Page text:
The DNS event log collection supported by Sysmon is not comparable to other types of DNS monitoring like DNS Server Audit and Analytical logging or DNS Server Debug Logging. In fact, Sysmon DNS Query logging provides only DNS client query logging, but the information it provides compliments the information from DNS Server Analytical logs by adding the name and path of the application which is querying the DNS Server. It can monitor the DNS queries executed by practically any Windows client software that is network-enabled, for instance web browsers, FileZilla, WinSCP, ping, tracert, etc. It should be noted that direct DNS lookups using nslookup are not logged by Sysmon’s DNS Query logging.

Configure DNS query logging

Once Sysmon is installed on a system, it does not log DNS client queries by default. Configuring it to do so is relatively easy, however. Create or copy a Sysmon configuration file to the same directory where the Sysmon.exe was installed:

config-dnsquery.xml
<Sysmon schemaversion="4.22">
  <EventFiltering>
    <DnsQuery onmatch="exclude"/>
  </EventFiltering>
</Sysmon>

With the XML configuration file confg-dnsquery.xml located in the same directory as Sysmon.exe, running the following command will apply the new configuration:

Apply the XML configuration for Sysmon to log DNS queries
C:\Windows> Sysmon.exe -c config-dnsquery.xml

Once the configuration file has been applied, it can be confirmed by issuing the same command with the -c option, but without any file specified:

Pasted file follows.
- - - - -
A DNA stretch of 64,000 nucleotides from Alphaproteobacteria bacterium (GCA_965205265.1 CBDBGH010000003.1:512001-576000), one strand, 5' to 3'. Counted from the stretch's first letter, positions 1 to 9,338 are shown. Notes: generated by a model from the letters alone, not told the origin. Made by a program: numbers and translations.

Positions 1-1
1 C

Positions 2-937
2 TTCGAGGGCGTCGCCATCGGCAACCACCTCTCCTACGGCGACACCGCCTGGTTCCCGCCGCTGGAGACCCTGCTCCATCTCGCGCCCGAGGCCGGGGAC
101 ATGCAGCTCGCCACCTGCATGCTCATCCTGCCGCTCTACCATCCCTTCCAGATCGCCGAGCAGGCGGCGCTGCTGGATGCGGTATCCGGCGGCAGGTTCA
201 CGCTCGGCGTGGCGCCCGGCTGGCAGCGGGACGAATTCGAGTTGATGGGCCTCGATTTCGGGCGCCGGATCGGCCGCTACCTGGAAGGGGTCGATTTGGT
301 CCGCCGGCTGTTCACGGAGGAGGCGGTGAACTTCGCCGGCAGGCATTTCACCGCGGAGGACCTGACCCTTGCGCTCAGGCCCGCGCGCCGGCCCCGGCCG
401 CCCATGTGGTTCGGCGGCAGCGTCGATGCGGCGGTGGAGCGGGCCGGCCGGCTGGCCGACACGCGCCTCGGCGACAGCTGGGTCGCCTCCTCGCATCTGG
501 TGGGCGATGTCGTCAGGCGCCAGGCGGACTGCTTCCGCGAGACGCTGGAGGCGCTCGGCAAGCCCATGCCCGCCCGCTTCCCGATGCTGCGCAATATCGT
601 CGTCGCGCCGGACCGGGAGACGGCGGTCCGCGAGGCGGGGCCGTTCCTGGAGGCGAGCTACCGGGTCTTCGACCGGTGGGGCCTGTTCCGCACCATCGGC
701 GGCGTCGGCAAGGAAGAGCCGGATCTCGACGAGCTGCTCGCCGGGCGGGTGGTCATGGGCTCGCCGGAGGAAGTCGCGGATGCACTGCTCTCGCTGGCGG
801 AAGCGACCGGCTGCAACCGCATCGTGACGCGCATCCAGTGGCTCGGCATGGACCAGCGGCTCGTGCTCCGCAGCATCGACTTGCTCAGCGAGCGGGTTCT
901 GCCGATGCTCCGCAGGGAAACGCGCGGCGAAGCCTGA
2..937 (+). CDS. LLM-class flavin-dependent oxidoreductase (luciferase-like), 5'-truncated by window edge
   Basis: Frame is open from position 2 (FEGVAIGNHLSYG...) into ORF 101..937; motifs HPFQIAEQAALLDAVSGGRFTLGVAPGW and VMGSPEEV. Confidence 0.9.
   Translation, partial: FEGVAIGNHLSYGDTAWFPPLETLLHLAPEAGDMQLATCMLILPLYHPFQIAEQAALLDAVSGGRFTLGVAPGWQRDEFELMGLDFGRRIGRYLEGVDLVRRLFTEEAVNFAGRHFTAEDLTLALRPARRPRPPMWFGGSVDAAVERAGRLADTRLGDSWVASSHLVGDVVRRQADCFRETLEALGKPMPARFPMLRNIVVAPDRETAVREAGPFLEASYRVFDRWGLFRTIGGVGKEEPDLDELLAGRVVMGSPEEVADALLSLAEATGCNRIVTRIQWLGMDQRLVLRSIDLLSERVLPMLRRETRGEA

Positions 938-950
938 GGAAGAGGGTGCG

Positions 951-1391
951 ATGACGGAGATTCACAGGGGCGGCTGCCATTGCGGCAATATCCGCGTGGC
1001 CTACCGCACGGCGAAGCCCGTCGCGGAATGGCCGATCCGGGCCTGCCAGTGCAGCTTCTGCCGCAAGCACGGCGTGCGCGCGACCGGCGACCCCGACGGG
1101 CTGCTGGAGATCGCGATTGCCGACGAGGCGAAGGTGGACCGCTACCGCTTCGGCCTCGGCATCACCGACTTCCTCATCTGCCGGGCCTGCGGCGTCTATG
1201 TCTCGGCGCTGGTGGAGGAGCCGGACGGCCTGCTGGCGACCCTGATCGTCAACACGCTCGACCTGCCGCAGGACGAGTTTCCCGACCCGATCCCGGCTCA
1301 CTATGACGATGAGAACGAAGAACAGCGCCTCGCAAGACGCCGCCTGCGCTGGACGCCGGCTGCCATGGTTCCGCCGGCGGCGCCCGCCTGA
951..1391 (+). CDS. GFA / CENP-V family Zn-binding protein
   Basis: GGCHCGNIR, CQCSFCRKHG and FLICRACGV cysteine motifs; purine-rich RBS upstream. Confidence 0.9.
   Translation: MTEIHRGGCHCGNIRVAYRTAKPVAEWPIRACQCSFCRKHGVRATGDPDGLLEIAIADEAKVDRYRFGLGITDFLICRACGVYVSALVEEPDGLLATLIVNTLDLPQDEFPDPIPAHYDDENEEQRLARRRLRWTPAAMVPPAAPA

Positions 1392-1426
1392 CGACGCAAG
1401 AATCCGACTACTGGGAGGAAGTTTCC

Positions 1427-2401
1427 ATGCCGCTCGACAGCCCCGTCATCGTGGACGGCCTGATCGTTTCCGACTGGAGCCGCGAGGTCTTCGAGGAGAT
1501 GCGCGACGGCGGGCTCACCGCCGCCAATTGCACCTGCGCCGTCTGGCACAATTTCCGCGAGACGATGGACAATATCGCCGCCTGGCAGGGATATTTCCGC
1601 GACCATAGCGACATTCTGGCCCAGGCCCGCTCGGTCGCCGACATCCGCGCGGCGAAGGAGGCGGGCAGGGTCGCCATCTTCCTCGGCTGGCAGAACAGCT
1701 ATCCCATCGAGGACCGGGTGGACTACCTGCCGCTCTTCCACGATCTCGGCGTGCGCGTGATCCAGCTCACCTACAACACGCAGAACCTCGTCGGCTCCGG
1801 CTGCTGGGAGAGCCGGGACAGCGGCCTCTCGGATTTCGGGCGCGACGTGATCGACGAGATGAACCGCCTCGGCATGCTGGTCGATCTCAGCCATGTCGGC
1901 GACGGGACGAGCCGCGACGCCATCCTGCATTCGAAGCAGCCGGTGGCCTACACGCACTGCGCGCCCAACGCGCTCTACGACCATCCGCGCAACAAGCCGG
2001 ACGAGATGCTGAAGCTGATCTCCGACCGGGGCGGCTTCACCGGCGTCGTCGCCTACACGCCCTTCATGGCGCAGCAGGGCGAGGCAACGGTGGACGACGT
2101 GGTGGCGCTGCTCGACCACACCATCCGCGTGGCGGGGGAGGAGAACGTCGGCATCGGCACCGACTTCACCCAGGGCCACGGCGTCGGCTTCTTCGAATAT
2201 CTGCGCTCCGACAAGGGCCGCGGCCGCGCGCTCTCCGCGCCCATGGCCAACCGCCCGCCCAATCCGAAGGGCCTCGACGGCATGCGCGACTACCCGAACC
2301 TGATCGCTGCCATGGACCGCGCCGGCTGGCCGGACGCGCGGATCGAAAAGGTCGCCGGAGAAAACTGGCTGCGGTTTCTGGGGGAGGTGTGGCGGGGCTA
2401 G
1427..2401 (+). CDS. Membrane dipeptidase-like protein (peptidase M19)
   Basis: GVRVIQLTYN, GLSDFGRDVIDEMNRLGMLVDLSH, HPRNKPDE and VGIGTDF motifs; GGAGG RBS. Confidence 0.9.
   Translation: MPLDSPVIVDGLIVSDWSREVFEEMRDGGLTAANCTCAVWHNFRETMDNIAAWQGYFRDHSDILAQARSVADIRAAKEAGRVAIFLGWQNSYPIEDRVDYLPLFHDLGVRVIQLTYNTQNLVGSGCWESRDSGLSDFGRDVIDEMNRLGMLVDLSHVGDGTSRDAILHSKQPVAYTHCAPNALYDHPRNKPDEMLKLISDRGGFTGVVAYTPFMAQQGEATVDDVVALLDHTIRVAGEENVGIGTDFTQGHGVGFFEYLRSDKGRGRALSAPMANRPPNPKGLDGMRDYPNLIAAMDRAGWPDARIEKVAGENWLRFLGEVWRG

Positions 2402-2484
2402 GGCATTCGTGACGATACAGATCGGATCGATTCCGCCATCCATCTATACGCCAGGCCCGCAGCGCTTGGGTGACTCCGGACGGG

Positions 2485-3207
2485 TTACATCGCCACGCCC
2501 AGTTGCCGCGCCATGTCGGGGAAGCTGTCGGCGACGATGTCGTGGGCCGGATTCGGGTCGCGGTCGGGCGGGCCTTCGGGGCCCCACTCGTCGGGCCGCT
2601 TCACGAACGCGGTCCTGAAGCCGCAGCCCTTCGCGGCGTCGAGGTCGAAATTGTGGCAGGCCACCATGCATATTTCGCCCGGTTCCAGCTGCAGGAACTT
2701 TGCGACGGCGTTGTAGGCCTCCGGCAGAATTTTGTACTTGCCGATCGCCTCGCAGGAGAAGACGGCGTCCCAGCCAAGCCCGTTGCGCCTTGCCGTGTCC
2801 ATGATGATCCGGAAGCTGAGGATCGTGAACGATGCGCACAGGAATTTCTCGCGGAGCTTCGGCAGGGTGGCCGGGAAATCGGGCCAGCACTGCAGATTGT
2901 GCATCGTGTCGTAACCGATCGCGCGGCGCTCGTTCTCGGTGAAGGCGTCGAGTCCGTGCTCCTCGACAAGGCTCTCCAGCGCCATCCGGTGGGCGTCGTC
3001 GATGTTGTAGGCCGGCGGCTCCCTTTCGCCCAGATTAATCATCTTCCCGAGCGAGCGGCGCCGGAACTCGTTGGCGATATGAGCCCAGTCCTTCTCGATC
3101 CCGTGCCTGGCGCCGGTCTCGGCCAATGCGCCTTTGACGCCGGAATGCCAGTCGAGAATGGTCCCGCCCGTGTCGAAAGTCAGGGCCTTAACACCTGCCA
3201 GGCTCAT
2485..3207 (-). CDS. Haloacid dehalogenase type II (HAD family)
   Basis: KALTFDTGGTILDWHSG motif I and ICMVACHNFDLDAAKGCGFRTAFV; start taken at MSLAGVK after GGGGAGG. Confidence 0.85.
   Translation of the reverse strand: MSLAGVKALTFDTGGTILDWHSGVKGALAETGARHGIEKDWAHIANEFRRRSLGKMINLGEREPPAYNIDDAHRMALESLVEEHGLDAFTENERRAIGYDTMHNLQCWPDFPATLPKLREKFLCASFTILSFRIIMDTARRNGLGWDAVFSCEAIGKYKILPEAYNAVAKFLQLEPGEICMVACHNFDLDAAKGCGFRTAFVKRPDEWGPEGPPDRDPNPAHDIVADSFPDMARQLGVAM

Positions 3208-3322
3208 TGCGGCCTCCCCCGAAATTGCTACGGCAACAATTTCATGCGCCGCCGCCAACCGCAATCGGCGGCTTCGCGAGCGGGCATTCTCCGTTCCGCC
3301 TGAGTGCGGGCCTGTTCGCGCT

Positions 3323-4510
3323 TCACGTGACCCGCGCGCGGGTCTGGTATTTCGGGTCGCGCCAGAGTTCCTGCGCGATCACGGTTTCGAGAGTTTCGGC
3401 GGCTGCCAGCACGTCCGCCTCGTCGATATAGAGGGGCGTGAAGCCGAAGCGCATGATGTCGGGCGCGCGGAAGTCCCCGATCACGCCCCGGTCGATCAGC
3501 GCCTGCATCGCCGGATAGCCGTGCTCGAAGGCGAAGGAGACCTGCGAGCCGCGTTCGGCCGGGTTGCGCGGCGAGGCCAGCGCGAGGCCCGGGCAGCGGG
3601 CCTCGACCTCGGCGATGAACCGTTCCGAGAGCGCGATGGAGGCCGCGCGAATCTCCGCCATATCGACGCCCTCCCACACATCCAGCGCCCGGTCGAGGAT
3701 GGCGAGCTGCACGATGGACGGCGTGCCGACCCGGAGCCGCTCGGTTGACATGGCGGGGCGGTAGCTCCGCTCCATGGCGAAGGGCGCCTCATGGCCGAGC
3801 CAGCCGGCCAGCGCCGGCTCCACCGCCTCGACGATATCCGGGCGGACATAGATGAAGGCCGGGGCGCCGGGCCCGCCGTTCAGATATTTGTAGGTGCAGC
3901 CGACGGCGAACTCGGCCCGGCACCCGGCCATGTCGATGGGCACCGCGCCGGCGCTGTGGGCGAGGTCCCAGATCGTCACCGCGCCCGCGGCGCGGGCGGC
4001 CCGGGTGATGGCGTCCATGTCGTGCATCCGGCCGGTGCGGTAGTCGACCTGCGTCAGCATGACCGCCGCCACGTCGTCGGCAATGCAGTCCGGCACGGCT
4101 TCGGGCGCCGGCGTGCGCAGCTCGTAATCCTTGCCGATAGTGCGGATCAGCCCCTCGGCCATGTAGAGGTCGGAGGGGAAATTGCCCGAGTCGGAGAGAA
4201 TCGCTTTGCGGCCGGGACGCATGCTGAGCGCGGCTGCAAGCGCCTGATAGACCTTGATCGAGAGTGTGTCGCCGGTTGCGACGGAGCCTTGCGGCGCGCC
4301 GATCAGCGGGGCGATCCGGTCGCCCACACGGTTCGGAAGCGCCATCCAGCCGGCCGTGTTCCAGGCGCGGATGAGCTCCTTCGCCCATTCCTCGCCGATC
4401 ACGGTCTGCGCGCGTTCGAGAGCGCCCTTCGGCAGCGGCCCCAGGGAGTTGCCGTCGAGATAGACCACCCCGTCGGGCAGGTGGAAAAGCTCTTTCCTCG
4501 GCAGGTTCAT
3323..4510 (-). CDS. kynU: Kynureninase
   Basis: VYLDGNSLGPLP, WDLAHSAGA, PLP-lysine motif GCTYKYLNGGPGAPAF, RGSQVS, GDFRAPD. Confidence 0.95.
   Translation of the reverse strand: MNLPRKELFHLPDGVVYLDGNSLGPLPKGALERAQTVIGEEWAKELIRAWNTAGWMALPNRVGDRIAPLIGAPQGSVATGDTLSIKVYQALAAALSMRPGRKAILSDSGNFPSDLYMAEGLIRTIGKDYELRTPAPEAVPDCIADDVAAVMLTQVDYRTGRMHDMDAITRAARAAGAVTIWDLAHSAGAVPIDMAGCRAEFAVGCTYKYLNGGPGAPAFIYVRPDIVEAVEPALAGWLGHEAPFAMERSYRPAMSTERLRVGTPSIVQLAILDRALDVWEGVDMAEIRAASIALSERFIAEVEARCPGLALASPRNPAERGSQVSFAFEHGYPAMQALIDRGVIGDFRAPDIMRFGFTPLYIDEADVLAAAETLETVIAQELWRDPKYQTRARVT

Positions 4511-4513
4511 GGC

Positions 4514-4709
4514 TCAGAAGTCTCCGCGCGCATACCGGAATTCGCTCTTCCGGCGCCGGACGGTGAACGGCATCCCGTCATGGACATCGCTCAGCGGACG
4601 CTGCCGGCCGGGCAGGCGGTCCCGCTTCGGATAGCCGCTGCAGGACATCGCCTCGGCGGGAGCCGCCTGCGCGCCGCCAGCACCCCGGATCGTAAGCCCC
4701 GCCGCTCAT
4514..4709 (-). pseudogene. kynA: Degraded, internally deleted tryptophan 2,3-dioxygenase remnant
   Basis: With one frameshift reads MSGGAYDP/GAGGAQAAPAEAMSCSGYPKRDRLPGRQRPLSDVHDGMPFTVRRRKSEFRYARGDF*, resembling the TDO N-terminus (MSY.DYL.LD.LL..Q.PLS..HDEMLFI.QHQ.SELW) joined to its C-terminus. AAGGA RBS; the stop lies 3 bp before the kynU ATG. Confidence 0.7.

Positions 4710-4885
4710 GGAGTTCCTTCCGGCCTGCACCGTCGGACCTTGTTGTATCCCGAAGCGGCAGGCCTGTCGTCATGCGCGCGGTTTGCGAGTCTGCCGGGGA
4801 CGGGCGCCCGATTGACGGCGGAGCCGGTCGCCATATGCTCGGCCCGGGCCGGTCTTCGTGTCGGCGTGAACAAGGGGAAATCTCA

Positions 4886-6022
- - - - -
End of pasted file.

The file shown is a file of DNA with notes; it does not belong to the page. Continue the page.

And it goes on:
Confirming successful rule configuration of Sysmon for DNS query logging
C:\Windows> Sysmon.exe -c
A good resource for configuring Sysmon to perform DNS monitoring can be found in this document on GitHub: sysmonconfig-export.xml. Despite being in XML, the DNS section starting at line 835 is quite readable. Lines 871-1063 provide a complete RuleGroup example of how to filter 180 domains to reduce noise from ads and other common sources of DNS traffic that can generate a large number of events but are benign.

The last few lines of output returned from Sysmon should produce the following confirmation that DNS Query logging is active.

Successful rule configuration of Sysmon for DNS query logging
Rule configuration (version 4.22):
 - DnsQuery              onmatch: exclude   combine rules using 'And'

Once Sysmon is active and running as a service, it will be logging various events in addition to DNS queries. These events are visible in the Windows Event Viewer under Applications and Services Log > Microsoft > Windows > Sysmon > Operational. Each event has an EventID. Sysmon Event ID 22, DNSEvent (DNS query), is generated when a process executes a DNS query, whether the result is successful or fails, cached or not. The telemetry for this event was added for Windows 8.1 so it is not available on Windows 7 and earlier. See the Sysmon section for more information.

To collect DNS events, Sysmon creates an ETW trace session and writes the data into the Windows Event Log which can then be collected with the im_msvistalog module. To avoid this performance overhead, it is recommended to use the im_etw module to collect event data directly from the DNS ETW providers for greater efficiency.
Example 5. Collecting DnsQuery logs with Sysmon

Environments that already utilize Sysmon monitoring (v10.0 or later) only need to use the im_msvistalog module and add the relevant Sysmon filtering rules for DNS Query monitoring. In this example, the im_msvistalog module will collect DnsQuery logs.